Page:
Tag Archives: S-400

S-500 in 2016?

Predictions of the imminent appearance of the new anti-air, anti-missile S-500 system come with regularity.  Last week’s press reports aren’t novel in this respect.

Deputy Aerospace Forces (VKS) CINC and Chief of Air and Missile Defense General-Lieutenant Viktor Gumennyy [Goo-MYO-knee] says Almaz-Antey is completing development work on the S-500, and the VKS will receive it “soon.” Hard to argue. We know it’s in development, and he doesn’t say what “soon” means.

TASS and RIA Novosti covered Gumennyy’s comments on Rossiya 24 television.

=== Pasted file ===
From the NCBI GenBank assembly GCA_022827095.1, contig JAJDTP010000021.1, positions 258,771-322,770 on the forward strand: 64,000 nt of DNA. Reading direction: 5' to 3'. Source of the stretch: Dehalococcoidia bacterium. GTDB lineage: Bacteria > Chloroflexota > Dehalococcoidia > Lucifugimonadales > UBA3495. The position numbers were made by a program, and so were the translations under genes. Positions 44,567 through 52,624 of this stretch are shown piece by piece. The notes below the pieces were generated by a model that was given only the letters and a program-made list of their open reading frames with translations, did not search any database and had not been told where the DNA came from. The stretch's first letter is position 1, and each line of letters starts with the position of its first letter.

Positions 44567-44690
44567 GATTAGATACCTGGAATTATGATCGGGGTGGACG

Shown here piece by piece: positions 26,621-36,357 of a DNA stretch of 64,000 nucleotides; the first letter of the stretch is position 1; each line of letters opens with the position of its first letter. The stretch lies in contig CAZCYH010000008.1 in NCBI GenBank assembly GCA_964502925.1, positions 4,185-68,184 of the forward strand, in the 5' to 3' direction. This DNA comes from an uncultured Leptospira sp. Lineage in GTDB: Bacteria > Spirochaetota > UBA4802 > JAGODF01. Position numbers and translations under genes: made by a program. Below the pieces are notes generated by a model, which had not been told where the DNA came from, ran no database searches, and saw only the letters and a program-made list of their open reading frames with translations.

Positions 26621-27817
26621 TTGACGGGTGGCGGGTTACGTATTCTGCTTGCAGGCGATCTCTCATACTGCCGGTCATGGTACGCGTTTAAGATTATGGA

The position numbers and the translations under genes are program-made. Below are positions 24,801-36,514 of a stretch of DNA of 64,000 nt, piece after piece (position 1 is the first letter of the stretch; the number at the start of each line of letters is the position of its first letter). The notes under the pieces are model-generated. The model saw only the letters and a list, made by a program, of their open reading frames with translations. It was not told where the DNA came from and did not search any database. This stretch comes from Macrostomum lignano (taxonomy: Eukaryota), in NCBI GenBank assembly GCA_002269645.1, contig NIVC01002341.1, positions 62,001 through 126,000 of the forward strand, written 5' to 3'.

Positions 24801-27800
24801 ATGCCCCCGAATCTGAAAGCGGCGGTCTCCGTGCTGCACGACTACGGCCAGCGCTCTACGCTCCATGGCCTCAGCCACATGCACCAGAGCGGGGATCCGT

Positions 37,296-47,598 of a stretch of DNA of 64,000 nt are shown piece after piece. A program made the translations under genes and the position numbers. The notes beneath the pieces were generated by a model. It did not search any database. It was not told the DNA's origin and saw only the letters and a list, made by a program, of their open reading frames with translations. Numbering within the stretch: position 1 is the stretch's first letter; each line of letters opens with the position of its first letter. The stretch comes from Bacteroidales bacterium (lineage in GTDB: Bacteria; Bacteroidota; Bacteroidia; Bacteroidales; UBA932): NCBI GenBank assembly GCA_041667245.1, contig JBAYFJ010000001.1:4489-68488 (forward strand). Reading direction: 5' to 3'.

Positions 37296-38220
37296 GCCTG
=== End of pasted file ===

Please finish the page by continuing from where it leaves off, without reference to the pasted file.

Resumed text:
The prevailing forecast is that the S-500 will complete development, and appear with operational units on an “experimental” basis in 2017.

As recently as early 2015, Deputy Defense Minister and procurement chief Yuriy Borisov predicted the S-500 wouldn’t complete development until 2017.

However, TASS reminds that VKS CINC General-Colonel Viktor Bondarev has said deliveries will start in 2016.  He’s an inveterate optimist; in 2012, he said 2013.

In any event, it’s a chance to review what’s claimed to date about the S-500.

The typical advertisement for the S-500 calls it a new generation, long-range surface-to-air missile with increased capability for high altitude (200 km) intercepts against ballistic missiles and RVs.  It can reportedly engage ten ballistic missiles simultaneously at a range of 600 km.  The S-500 is supposed to be superior to both the S-400 Triumf and U.S. Patriot Advanced Capability-3 (PAC-3).